|Hungry? Foo you!|
The problem what? It's the appetizer you ordered that was never turned in, the dinner directions that were ignored ("Can I have the steak medium rare, please?"), the dessert never served. It's usually a communication screw-up between server and kitchen and it can happen easily on a busy weekend night when servers get flustered or the kitchen gets swamped.
One recent Sunday, at the nearly empty New China Tom's Chinese Restaurant at 2816 West 47th Street in Kansas City, Kansas, I was dining with two friends who ordered starters -- they were great -- and dinner. I ordered dinner too: a dish called Eight Treasures that the waitress had recommended. Twenty minutes later, a server brought one dinner. Ten minutes after that, the second meal arrived. The waitress not only never brought out the Eight Treasures, but we didn't see her again until she brought out the check. She seemed miffed when I requested that she deduct the cost of the Eight Treasures from the tab. "You mean no one brought it out to you?" she said, feigning surprise.
One of my companions said it was the best answer he'd heard since the day he asked a restaurant manager why he hadn't seen his waitress for the last hour and the unflappable manager told him, "Oh, she's crying in the bathroom."
Curbside service is not Chili's bringing pizzatizers to your idling minivan. Curbside service is walking up to a taco truck to get food that you can walk with and eat on the street -- something that doesn't much exist in Kansas City.
I think Kansas City only has one legitimate food truck in existence, the Jerusalem Cafe Truck (a 2009 Best Of Kansas City Extra for late-night eats). The other contenders are either stationary or not consistently around.
There's Fresher Than Fresh Snowcones in an old Shasta trailer on the West Side and Lulu's at the Ward Parkway Mall -- but both are parked trailers (for now). The S'mores cart and hot dog/sausage carts make appearances in the Crossroads and outside the Sprint Center for events, but neither are cruising regularly.
So hipsters and those with food-handler's licenses, I'm looking to you. I don't care if it's cupcakes or Korean barbecue or simply a sub shop on wheels, I'll be waiting at the curb.
[Image via Flickr: pheezy]
A friend of mine has a great story about buying wine in rural Kansas. When he went up to the bar and asked for a glass of white wine for his wife, the bartender paused. He didn't have any white, the bartender said to my friend, "but you're welcome to some of the yella stuff."
These days, I feel like that bartender whenever I enter a convenience store, grocery store or gas station. I just want a bottle of regular Gatorade -- the same lemon-lime flavor I've been drinking when I've felt ill or dehydrated since I was a kid. But Gatorade -- like too many iconic brands -- has decided that it's not enough just to sell the classic and best version of its product. Instead, there's G2 and the G Series and the X-Factor, which is now a part of the G Series, but keeps the X-factor on the label, so you don't end up with lemon-lime plus strawberry -- which looks exactly like lemon-lime.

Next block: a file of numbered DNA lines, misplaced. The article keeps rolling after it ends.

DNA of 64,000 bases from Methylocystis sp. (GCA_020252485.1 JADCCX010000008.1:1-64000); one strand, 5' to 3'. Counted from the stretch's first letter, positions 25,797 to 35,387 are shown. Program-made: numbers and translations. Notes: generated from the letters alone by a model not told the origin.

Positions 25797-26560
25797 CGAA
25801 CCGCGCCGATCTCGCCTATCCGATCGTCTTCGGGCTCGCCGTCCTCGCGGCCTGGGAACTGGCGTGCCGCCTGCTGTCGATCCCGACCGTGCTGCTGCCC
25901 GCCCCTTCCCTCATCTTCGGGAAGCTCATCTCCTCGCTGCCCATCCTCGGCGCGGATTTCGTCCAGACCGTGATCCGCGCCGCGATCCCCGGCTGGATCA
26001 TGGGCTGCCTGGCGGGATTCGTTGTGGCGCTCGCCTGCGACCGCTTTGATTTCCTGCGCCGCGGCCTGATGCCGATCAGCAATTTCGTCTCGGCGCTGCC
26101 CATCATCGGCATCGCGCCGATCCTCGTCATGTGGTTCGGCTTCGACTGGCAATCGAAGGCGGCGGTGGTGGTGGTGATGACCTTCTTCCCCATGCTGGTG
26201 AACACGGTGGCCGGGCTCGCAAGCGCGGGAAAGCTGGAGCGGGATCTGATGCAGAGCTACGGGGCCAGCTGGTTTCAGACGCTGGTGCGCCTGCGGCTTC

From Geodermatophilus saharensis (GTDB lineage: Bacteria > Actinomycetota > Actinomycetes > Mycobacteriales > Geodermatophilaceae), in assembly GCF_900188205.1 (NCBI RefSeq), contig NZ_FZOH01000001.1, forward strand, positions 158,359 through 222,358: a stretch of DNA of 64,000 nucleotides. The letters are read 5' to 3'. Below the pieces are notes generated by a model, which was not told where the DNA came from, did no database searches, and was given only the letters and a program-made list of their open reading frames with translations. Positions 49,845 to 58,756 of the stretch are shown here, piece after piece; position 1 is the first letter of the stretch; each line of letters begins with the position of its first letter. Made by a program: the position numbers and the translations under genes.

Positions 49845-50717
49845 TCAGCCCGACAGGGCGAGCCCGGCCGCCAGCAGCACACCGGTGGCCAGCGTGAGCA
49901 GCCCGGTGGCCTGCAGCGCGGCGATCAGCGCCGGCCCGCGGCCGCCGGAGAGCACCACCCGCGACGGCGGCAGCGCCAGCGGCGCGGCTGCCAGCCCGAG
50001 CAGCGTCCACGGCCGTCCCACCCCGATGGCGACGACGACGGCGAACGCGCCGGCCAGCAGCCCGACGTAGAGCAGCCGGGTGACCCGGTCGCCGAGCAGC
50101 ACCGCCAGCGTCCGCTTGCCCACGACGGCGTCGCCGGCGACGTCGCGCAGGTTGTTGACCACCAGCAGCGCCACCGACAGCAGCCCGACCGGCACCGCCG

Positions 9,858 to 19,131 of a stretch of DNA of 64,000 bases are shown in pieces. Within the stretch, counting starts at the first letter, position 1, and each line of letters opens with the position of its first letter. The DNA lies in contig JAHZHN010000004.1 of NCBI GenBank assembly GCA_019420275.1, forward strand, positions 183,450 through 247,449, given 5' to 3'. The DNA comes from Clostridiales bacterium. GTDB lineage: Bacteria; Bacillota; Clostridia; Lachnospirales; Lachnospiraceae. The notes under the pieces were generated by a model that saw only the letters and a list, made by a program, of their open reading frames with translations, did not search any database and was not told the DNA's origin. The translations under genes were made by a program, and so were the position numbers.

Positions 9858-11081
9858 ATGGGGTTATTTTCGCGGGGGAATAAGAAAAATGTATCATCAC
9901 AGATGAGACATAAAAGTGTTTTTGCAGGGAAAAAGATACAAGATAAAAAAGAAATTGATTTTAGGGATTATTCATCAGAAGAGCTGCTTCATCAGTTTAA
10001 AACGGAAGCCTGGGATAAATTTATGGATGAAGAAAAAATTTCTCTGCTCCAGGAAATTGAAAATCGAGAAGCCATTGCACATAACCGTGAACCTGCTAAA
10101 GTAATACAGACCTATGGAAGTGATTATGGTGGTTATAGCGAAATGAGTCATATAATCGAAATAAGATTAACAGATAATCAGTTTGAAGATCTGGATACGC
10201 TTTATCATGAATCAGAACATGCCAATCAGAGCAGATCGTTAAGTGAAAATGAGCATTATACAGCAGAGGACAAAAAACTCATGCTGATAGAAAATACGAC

I shouldn't have to think this hard about my sports drink. Let me make this simple again. Listen, Gatorade: I'll just have some of the yella stuff.
|Please use me!|
The other day, I was eating at the new Blanc Burgers + Bottles on the Country Club Plaza and saw a waiter commit one of the most foolish follies in the service business. Two men were sitting at a deuce, and the server didn't write down their appetizer order. And when he brought out their starter, it wasn't the Peppadew Poppers that they had ordered but the fried cheese curds instead.
There was a moment of awkward silence as the two young men stared at the basket of cheese curds and then -- to save further embarrassment -- begrudgingly agreed to eat the wrong starter. The server seemed relieved, although he did, to his credit, offer to replace the dish with what they had actually ordered.
Hey, as a waiter I made a half dozen variations on that same mistake myself -- until I finally learned the invaluable lesson: Always write down every order. And to this day, I'm wary of servers who don't write down everything. Invariably something goes wrong, like the time a vegetarian friend was served a dish that she hadn't ordered and, of course, contained meat. She sat without food for 30 minutes while the rest of us ate before our dinners got cold.
Such mistakes are so easy to avoid -- that's what makes them so unforgivable.
I concede. You win, Subway. If this requires some offering on my part in $5 increments, just let me know and I'll do it.